French Cuisine Makes a Strong Comeback in Greenwich, Connecticut


Charcuterie at Bistro V.

The day I met Marc Penvenne on Greenwich Avenue in Greenwich, Connecticut and he told me he was taking over the recently shuttered Versailles Bistro, I knew there was hope — hope that the soul of the old, wonderful restaurant that Maurice Versailles once ran would rise like a phoenix out of the ashes.

Penvenne owns the bustling Meli-Melo across the street. It’s a place with tables placed as close together as spatially possible and still there is always a line of people waiting to be seated. And you can understand why: he serves excellent food, such as buckwheat crêpes topped with all manner of luscious compositions, salads (the duck is my favorite), soups, and sorbets are well-known throughout town.

Who could forget the old Versailles? It was a bistro-pâtisserie-boulangerie that brought the best of French culinary arts to Connecticut. Butter-decadent croissants for midmorning break, salads and quiches for the ladies who lunched, and cappucino for the couples who came in late afternoon to enjoy a strawberry tart while the summer sun started its descent. And then in the evening, when commuter husbands took their wives there for a light supper and a glass of Beaujolais, there were escargots, pâtés, beef bourguignon, cassoulet, and coq au vin to titillate the senses. The bakery made these very narrow baguettes that were perfect as pedestals for hors d’oeuvres and if you didn’t get there first thing in the morning to pick up a loaf, you were just out of luck.

Well, everything is back! Only more polished, with a few added touches like the cane chairs whose seats are either red, white, or black; a full-service zinc bar that seats five; and red banquets and French posters in the dining room. The swinging doors to the kitchen are gone so patrons get a glimpse of the cooks plating food at the presentation table in the center of the open kitchen.

The dividers separating the main dining area from the more casual seating up front have been removed, and that openness brings a welcomed expansiveness to the interior which seemed almost claustrophobic at times. The glass case of the pâtisserie up front still entices with its array of quiches, tarts, cakes, croissants and pies and crusty breads. And those garage door windows that were introduced by the long-gone Bleu still open to the pedestrians promenading on the Avenue. On most nights, Penvenne’s wife, Evelyne, helps wait the tables. This is one hard-working couple with big dreams.

Maurice Jean Clos-Versailles launched his bistro-bakery in 1980. After his death in 2008, the restaurant struggled to stay the course, but in a town with a clutch of good eateries on the same bustling Greenwich Avenue, the restaurant seemed to flounder and veered off course. Penvenne is determined to bring back a bistro that embodies the essence of French casual dining.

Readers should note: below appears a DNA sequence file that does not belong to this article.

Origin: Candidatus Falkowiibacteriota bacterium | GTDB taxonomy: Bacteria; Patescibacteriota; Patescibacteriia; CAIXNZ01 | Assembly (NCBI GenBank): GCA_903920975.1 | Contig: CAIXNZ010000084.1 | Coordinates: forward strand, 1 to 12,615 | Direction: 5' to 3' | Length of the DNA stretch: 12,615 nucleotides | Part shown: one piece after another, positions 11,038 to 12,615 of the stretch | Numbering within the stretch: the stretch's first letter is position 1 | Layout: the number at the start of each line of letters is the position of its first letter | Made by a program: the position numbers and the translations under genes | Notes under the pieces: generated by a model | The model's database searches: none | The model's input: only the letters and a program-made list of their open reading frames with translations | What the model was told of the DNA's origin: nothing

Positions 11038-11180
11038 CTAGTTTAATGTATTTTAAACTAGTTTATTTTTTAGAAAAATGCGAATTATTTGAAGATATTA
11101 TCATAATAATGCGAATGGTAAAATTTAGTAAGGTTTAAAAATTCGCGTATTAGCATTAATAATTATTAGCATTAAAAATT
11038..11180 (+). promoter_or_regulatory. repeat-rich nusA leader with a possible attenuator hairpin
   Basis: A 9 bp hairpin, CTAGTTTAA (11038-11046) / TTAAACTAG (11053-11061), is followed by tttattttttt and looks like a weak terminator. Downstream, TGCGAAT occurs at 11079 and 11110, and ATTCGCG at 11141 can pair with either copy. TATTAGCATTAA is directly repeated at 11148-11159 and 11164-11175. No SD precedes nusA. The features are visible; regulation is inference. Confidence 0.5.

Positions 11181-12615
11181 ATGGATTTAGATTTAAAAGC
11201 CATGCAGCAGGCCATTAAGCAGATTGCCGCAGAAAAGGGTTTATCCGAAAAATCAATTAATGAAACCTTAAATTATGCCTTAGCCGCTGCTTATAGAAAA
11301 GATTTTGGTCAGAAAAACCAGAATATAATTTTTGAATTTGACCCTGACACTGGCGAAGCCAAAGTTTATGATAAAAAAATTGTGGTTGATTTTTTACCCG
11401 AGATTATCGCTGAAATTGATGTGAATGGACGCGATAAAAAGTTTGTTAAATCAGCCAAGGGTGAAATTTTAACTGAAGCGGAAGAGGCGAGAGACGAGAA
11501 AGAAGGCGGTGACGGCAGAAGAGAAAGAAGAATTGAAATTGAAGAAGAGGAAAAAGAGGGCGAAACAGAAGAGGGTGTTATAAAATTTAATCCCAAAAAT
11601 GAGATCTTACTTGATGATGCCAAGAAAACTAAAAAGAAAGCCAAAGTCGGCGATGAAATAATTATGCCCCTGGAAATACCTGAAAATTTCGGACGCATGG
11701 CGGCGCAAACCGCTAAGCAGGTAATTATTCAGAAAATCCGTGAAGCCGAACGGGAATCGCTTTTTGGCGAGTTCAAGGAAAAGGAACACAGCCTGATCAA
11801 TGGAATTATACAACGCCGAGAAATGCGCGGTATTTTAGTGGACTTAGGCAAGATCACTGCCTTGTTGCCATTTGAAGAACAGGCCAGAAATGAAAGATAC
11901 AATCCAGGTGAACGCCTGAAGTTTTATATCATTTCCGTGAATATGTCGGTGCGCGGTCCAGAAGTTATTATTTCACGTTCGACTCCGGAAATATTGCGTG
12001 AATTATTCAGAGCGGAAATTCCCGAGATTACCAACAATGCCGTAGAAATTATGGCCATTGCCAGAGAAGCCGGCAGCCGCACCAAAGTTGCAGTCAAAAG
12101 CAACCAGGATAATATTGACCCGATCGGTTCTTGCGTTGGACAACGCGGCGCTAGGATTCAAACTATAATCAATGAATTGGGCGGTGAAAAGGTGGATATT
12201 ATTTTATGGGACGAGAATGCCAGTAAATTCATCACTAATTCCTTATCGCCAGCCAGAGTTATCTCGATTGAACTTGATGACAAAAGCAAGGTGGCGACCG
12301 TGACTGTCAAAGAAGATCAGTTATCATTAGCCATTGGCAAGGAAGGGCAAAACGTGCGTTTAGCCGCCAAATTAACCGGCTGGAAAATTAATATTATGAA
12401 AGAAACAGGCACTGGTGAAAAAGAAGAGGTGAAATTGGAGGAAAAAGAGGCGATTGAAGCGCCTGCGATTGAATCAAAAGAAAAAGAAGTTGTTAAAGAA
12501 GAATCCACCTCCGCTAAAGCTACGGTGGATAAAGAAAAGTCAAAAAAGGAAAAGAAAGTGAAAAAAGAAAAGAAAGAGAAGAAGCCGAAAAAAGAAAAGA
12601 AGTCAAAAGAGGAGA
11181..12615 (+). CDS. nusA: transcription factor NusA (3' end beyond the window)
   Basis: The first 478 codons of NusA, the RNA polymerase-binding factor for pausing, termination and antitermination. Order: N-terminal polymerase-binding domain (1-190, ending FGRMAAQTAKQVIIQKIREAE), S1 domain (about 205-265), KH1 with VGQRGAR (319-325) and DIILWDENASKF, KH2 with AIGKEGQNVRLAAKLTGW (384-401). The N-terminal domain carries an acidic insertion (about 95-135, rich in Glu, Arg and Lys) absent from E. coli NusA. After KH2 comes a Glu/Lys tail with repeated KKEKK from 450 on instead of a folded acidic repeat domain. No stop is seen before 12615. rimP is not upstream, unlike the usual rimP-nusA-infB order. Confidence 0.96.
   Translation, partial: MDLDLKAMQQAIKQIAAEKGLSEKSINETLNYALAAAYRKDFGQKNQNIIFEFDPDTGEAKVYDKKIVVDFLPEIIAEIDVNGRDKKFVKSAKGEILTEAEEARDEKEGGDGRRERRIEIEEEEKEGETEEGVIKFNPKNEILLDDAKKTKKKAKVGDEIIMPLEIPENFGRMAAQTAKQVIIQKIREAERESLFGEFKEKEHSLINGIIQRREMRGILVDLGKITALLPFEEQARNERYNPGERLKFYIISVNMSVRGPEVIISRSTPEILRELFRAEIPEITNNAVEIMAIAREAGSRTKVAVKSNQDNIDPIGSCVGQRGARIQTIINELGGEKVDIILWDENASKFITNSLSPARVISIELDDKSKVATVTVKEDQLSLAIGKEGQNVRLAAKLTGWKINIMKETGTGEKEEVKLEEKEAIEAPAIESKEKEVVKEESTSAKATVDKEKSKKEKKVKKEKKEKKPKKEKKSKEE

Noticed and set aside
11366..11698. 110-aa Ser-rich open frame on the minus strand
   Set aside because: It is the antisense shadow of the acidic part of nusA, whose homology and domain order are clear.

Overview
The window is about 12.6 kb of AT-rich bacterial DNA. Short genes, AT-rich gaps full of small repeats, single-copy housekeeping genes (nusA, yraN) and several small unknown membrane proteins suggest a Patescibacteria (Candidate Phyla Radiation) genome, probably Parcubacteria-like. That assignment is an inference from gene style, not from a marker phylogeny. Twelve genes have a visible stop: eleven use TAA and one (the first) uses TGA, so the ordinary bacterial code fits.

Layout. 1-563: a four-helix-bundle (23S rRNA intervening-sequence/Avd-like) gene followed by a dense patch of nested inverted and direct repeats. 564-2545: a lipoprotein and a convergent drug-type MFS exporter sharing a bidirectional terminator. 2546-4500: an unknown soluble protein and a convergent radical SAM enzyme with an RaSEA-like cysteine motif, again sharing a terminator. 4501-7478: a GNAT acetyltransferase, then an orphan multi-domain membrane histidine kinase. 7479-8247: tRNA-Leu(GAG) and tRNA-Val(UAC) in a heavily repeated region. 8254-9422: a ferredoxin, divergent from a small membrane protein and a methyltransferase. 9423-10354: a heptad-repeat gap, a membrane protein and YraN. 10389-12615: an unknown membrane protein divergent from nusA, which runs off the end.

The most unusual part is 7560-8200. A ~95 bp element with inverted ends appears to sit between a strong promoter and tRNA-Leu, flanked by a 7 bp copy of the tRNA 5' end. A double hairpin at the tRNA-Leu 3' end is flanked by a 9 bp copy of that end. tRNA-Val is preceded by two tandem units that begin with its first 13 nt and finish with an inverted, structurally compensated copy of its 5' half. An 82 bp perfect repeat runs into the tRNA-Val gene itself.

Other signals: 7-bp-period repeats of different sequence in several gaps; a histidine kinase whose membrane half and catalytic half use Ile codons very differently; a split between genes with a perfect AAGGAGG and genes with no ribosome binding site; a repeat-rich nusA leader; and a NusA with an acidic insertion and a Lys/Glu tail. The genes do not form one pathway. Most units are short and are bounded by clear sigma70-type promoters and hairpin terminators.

He’s hired Erik Erlichson (remember him from La Colline Verte in Fairfield?) as his executive chef and moved his hard-working chef, Cedric Lamoullie, from Meli-Melo to Bistro V to work alongside Erlichson. The duo partnership is producing some outstanding dishes. A fillet of sweet branzino, for example, appears skin side up from its turn in a skillet in a gentle emulsion of orange, lemon, and grapefruit juices while rare duck breast gets a kick from a carrot ginger dressing and naturellement, a grounding over confit.

On a muggy summer night, what could top Erlichson’s poached lobster with shimmering slices of radish in a cushion of hearts of palm gussied up with a pesto that hints at cilantro? Or the proverbial hot weather salad of watermelon? Bistro V’s interpretation includes slabs of ricotta salata playing against the sweetness of candied watermelon rind and a smattering of barely salty, very small pine nuts — the nuts a far cry from the supermarket variety. 

An old classic of bistro fare must necessarily make an appearance: Beef Tartare. The kitchen crafts it with excellent filet mignon then ups the ante with house made mayonnaise. Scoop some on a slice of toasted baguette and graze the accompanying crisp French fries for a very satisfying first course. Prices for entrées hover in the mid-$20s, but fill in the gaps before and after and you will be looking at a bill lingering at $50 or more.

Penvenne has stocked his cellar with some interesting wines other than those from French vineyards. Like the Ixsir Altitudes White and its Cabernet Blend sibling from Lebanon and Barone Fini Pinot Grigio out of Italy. Average price for a glass runs from $10 on up and by the bottle, you can find some comfort in the $40 range or spring for a pricier choice that could set you back more than $100. A nice treat is Pineau de Charentes of red musk and brandy for a meal’s finish with Cedric’s smooth, soft, supple frozen yogurt in a whisper of sauce made with raspberries and strawberries. Incidentally, Penvenne loves his cocktails, like the one in which he douses Byrrh with sparkling Monmousseau Brut Etoile.

We recently enjoyed a cake Penvenne made for an event for the Greenwich Branch of American Pen Women: A thin layer of dark chocolate was the foundation on which three layers of lemon infused sponge cake rested. Luscious lemon mousse separated the tiers, the whole crowned with a finish of white butter cream frosting. Sculpted rose buds decorated the top alongside symbols evocative of our group: a feather pen for letters, an easel for art, and a cleff for music. It was scrumptious.